A spacecraft (or spaceship) is a vehicle, vessel or machine designed to fly in space. Spacecraft are used for a variety of purposes, including communications, earth observation, meteorology, navigation, planetary exploration and transportation of humans and cargo.
On a sub-orbital spaceflight, a spacecraft enters space and then returns to the surface, without having gone into an orbit. For orbital spaceflights, spacecraft enter closed orbits around the Earth or around other celestial bodies. Spacecraft used for human spaceflight carry people on board as crew or passengers from start or on orbit (space stations) only, while those used for robotic space missions operate either autonomously or telerobotically. Robotic spacecraft used to support scientific research are space probes. Robotic spacecraft that remain in orbit around a planetary body are artificial satellites. Only a handful of interstellar probes, such as Pioneer 10 and 11, Voyager 1 and 2, and New Horizons, are currently on trajectories that leave our Solar System.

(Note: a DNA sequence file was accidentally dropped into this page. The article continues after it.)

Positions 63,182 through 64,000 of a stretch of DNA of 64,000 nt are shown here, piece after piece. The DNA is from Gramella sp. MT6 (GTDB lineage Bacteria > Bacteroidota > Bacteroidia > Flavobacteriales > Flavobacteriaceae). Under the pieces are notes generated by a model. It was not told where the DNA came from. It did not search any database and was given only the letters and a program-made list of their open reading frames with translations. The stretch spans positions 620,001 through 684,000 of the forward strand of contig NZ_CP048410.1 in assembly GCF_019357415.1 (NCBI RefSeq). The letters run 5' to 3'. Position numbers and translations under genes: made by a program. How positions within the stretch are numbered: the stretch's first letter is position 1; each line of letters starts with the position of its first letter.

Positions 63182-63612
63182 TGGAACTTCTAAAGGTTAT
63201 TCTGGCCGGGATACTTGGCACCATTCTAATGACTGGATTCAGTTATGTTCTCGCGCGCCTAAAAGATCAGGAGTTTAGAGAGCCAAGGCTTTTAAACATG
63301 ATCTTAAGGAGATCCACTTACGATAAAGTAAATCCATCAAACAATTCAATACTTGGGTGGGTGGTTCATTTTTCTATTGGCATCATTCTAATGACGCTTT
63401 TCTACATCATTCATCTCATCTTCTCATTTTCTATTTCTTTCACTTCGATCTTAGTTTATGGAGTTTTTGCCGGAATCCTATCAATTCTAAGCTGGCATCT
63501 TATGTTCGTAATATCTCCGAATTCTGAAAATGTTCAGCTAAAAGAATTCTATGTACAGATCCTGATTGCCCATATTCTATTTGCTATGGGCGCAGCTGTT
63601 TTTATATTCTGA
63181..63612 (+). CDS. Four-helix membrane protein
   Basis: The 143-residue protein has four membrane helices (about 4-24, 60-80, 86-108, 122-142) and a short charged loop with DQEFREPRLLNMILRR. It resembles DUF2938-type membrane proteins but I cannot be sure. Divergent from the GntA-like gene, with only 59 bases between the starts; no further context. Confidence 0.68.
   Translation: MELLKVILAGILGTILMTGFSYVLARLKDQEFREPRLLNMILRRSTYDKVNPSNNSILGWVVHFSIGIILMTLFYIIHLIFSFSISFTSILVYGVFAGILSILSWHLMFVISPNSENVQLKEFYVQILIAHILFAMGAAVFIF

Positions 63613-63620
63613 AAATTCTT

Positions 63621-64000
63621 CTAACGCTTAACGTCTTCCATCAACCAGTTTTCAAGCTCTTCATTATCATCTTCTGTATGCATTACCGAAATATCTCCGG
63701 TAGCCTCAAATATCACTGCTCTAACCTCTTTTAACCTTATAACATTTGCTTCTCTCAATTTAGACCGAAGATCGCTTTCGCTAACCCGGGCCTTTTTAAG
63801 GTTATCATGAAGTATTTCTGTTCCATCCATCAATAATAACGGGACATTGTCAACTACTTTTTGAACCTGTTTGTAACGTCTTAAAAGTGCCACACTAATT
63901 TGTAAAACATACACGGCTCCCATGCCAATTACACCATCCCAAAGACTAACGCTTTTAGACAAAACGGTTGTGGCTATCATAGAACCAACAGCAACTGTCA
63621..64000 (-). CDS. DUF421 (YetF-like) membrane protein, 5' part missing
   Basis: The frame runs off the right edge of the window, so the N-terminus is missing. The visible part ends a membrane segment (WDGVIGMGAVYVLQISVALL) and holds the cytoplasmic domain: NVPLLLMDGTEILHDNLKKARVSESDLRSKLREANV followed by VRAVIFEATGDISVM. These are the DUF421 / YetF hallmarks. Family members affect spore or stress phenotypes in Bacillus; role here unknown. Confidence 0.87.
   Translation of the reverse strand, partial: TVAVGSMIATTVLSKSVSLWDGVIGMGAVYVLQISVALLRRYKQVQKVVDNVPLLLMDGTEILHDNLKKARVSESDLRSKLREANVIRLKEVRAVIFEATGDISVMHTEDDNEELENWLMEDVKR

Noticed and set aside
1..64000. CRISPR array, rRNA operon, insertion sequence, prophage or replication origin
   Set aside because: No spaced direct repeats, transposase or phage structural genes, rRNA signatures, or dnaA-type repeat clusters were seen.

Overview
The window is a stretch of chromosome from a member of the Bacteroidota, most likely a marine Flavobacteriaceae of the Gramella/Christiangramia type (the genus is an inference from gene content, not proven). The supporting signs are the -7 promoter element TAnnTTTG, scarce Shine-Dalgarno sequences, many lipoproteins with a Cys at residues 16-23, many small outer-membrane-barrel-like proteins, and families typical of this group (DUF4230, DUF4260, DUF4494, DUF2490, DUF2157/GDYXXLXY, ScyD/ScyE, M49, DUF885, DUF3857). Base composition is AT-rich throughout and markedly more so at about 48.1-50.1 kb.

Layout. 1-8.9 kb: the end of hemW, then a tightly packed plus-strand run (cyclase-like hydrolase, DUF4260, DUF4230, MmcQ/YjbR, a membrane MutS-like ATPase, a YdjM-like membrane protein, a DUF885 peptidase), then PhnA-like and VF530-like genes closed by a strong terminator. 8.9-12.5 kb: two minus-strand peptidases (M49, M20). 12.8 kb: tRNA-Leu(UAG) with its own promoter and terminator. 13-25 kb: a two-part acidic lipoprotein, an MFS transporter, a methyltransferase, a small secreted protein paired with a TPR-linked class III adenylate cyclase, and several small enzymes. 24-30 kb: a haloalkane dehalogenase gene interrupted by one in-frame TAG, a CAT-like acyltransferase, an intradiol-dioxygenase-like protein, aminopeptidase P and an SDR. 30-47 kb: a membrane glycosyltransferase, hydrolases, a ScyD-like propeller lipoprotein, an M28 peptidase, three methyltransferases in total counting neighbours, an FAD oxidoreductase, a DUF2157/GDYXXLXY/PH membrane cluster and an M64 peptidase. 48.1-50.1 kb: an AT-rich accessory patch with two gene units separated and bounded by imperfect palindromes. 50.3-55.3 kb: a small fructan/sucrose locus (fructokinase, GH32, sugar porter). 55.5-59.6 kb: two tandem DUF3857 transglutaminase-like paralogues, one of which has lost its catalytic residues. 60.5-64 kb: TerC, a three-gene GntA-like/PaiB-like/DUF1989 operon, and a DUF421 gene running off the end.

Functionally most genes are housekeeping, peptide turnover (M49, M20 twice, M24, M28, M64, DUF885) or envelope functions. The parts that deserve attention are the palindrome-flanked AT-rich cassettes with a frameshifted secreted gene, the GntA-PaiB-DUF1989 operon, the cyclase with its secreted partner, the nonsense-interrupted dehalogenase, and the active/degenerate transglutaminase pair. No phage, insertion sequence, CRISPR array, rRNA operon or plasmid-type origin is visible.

Orbital spacecraft may be recoverable or not. By method of reentry to Earth they may be divided in non-winged space capsules and winged spaceplanes.
Currently, only twenty-four nations have spaceflight technology: Russia (Russian Federal Space Agency), the United States (NASA, the US Air Force, SpaceX (a U.S private aerospace company)), the member states of the European Space Agency, the People's Republic of China (China National Space Administration), Japan (Japan Aerospace Exploration Agency), and India (Indian Space Research Organisation).
Spacecraft and space travel are common themes in works of science fiction.
Read more about Spacecraft: History, Subsystems